DEV Community

Cover image for My Introduction to CSS Animations: Using Inkscape to Create Text Animation

Posted on • Updated on

My Introduction to CSS Animations: Using Inkscape to Create Text Animation

I awoke one December morning with a single thought in my head: "I want to create a handwriting animation." It was a consuming idea and I quickly got out of bed, made some coffee --a mandatory obligation as a self-proclaimed coffee enthusiast (if that's even a thing?)-- and settled in front of my laptop with the same thought in my head: "I want to create a handwriting animation."

I had generated my ideal early morning working environment and as I put my hands to the keyboard it hit me; I had no idea what I was doing.

From Dense Fog to Slightly Less Dense Fog

If there is one thing I've had to radically accept as a developer, it's the feeling of not knowing how to do something. Luckily, we live in a time where nearly all of the world's information is available via teh interwebz.

The first few hours of that morning were spent searching terms like:

  • How to make a handwriting animation CSS
  • CSS animation
  • SVG
  • How to create SVG
  • Online SVG maker
  • Adobe Illustrator
  • Adobe Illustrator free
  • Illustrator alternatives
  • How to use Inkscape

That's a little snippet into my thought process and path toward learning that I would first need to draw up my own "handwritten" text so that I can then bring it to life with CSS.


Inkscape is a free and open-source vector graphics editor used to create vector images. Upon researching a bit more about Inkscape and how it stands up to Illustrator, it appears to be well-liked among designers and a legitimate alternative for someone who is not interested in paying for proprietary software at the moment (e.g., yours truly). As someone who has not previously worked with Illustrator and fairly new to Inkscape, I can't speak on the pros and cons of each, but I can say that I was able to successfully use Inkscape to draw a high-quality SVG and create my animation. So there's that.

Below is a demo of the logo I made that day.

Creating Scalable Vector Graphics(SVG)

Here is the MDN documentation for SVG if you're interested.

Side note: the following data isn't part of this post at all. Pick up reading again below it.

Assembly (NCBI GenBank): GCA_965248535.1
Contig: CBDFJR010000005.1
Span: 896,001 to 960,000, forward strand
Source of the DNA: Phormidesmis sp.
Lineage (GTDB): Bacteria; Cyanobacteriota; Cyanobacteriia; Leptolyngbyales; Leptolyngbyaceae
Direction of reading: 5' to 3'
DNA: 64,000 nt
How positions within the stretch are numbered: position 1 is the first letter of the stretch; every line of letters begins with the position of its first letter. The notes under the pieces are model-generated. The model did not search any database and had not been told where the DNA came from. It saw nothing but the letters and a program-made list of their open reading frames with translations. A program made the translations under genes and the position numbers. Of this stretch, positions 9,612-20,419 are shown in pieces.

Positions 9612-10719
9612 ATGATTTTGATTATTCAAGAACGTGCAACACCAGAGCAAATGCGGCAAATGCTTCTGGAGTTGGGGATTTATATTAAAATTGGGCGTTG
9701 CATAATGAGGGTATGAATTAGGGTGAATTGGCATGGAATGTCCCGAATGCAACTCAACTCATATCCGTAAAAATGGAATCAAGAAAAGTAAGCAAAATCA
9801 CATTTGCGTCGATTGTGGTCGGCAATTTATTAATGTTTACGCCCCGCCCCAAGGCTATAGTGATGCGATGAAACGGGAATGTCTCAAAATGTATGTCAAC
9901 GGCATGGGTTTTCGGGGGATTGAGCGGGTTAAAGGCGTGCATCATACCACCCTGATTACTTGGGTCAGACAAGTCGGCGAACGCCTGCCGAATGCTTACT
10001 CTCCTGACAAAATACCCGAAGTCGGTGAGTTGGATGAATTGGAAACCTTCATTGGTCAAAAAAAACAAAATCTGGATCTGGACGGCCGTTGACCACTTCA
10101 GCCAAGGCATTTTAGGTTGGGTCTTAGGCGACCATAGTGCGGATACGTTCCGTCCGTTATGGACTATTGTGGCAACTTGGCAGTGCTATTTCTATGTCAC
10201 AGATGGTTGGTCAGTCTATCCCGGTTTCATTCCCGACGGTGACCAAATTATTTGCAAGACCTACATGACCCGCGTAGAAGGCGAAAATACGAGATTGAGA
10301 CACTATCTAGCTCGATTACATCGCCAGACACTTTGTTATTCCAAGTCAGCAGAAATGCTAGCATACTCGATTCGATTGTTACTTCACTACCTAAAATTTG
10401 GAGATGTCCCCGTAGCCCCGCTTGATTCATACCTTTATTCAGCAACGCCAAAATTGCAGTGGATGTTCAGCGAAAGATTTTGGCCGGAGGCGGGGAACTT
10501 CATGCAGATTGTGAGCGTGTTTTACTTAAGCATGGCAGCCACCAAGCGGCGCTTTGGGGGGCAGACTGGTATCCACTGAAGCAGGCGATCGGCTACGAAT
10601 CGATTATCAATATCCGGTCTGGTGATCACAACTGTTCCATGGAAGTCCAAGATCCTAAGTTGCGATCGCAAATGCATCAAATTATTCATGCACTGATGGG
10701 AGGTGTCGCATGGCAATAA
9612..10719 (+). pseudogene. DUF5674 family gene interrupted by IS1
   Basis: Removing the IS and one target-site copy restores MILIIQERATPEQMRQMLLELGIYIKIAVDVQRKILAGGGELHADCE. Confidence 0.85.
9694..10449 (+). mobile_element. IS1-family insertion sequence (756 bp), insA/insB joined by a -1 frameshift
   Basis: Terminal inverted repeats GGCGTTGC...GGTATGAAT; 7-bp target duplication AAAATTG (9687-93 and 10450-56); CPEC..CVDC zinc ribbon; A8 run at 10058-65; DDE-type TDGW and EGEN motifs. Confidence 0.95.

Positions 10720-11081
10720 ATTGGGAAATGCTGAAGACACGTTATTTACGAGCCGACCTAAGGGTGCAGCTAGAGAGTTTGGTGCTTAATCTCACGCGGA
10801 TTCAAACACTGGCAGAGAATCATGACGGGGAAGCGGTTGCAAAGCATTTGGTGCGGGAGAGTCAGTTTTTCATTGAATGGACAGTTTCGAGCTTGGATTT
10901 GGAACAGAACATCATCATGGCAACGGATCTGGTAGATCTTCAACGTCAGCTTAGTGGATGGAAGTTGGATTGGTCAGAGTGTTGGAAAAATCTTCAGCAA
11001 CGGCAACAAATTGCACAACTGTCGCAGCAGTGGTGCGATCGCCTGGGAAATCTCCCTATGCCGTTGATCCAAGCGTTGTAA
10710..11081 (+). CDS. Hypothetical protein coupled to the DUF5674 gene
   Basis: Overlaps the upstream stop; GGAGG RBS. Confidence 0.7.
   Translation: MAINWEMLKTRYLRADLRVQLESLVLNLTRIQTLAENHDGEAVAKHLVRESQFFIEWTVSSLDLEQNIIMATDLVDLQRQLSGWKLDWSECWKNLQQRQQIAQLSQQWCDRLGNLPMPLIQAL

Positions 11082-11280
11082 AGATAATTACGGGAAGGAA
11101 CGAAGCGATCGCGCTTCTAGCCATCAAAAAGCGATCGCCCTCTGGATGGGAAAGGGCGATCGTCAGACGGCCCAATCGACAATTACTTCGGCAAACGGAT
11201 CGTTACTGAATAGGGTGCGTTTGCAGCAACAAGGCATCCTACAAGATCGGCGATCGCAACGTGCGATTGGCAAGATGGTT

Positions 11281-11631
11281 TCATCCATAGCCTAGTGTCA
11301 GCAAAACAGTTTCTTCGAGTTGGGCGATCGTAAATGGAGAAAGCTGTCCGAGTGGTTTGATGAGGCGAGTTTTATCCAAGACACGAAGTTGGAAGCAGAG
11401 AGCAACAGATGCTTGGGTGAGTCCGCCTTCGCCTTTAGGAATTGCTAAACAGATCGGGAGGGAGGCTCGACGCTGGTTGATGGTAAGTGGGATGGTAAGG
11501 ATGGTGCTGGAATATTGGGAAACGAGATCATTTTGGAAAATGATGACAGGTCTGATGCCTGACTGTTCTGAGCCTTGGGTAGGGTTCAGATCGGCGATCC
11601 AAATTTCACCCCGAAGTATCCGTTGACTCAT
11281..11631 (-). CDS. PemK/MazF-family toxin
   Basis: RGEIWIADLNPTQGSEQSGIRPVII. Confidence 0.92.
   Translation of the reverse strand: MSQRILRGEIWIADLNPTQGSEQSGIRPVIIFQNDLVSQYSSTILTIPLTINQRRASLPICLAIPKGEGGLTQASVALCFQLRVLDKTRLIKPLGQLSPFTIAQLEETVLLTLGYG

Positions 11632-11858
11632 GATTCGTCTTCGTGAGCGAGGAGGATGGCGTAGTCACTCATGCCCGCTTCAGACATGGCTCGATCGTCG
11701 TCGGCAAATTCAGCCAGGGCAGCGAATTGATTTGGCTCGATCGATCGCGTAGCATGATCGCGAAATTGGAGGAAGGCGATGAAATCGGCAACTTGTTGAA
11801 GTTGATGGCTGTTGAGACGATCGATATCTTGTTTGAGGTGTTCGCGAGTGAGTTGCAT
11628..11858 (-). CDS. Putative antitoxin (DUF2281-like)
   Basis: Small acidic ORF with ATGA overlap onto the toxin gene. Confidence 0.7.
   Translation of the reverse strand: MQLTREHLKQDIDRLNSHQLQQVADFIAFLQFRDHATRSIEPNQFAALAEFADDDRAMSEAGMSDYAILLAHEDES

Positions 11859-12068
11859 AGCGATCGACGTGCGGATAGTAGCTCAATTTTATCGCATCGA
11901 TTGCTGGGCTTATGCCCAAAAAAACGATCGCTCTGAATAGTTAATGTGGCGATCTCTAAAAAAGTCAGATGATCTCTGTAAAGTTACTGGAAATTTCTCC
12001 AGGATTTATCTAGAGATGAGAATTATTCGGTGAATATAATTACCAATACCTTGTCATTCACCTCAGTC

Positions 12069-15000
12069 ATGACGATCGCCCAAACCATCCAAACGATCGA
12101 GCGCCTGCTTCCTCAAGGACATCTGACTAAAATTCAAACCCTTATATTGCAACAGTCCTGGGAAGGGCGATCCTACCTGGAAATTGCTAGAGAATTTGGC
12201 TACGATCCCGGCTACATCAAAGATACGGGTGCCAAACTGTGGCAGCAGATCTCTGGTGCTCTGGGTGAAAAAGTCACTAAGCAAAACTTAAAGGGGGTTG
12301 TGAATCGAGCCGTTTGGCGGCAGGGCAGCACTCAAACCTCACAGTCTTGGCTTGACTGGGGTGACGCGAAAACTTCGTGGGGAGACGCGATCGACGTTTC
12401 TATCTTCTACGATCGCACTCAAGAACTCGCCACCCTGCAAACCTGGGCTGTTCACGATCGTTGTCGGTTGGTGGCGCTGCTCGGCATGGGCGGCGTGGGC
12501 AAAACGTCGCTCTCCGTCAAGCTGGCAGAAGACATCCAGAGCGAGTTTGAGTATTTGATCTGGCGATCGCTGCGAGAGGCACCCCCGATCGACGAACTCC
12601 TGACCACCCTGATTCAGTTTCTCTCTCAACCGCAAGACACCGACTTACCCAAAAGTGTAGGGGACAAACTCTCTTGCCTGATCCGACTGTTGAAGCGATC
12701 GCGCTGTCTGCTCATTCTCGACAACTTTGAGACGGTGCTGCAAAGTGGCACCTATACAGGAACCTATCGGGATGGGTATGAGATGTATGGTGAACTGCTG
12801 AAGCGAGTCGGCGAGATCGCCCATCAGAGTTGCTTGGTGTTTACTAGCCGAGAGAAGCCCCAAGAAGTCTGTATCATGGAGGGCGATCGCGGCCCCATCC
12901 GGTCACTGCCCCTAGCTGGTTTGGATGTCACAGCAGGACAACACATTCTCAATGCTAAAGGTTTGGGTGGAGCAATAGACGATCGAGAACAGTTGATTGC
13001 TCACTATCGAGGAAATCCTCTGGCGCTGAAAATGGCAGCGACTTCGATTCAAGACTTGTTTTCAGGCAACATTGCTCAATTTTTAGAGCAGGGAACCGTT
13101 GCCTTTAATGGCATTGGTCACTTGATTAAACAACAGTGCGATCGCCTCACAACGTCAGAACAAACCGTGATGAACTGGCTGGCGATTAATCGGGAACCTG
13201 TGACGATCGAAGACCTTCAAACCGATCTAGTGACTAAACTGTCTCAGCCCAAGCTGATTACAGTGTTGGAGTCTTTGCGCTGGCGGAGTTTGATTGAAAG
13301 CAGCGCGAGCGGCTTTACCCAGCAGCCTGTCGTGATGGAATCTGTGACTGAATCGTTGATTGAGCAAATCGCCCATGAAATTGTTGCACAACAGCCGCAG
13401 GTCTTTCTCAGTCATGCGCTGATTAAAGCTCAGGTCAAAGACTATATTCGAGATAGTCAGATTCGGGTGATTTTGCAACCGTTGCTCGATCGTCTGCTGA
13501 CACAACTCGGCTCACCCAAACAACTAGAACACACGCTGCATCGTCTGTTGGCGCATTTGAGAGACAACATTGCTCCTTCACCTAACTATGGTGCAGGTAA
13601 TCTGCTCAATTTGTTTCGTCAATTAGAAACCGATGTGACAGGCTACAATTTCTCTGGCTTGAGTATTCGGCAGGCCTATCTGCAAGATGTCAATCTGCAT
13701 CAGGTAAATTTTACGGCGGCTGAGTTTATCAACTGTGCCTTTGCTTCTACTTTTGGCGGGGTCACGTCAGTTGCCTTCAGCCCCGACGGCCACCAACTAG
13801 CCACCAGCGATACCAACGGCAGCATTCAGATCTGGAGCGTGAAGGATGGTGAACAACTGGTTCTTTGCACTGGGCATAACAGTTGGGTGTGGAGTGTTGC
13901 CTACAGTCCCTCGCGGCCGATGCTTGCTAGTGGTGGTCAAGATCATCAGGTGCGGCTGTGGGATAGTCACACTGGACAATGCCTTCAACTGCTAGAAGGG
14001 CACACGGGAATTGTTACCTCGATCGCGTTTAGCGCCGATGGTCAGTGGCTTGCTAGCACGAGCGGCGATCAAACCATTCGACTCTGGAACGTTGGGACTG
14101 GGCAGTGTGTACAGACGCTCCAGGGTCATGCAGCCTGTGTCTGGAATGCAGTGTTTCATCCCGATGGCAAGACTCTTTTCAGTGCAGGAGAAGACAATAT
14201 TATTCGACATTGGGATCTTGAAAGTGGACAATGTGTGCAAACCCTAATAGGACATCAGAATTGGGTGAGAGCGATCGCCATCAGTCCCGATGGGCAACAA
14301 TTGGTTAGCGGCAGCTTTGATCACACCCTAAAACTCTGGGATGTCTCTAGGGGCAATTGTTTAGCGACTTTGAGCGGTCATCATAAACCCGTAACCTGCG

This isn't a "how to use Inkscape" guide. I will go over the steps I took to create the above example with a short demo.

Below is the (sped up) process for creating the SVG using Inkscape. It consists of:

  • creating a text object and selecting the desired font
  • using the pen tool to draw BΓ©zier curves and lines
  • setting fill and stroke (note: I added fill by mistake in this demo so you'll see me add it and then remove it)
  • editing paths by nodes to properly align stroke (I went quick for the purposes of this demo so excuse the spazzing on the H--luckily there's no sound)
  • selecting object to path
  • selecting clip -> set
  • saving as optimized SVG

Rendering SVG and Animating with CSS

I'm using React for this demo. I have a functional component that returns my SVG. I opened the file using VSCode and, in this case, simply copied the code into my component, removing the <defs> tags and <g> tags and their contents. I then added className to the svg tag for sizing and positioning, and to the final path tag which handles the animation. So I'm left with something like this:

And in my CSS file:

.img {
  width: 100%;
  height: 250px;
  margin: auto;

.path {
  opacity: 0;
  stroke-dasharray: 4000;
  stroke-dashoffset: 5000; 
  animation: dash 4s linear forwards;

@keyframes dash {
  to {
    opacity: 1;
    stroke-dashoffset: 0;
    transition: transform 900ms linear;
      will-change: transform;
Enter fullscreen mode Exit fullscreen mode

Final product:

Welp, That's It

As stated on my profile: [I love being a] perpetual learner and creator. Software development not only allows for that but demands it. I'm excited to get more practice and exposure to the world of CSS animation as I had a lot of fun making my first ones.

Top comments (0)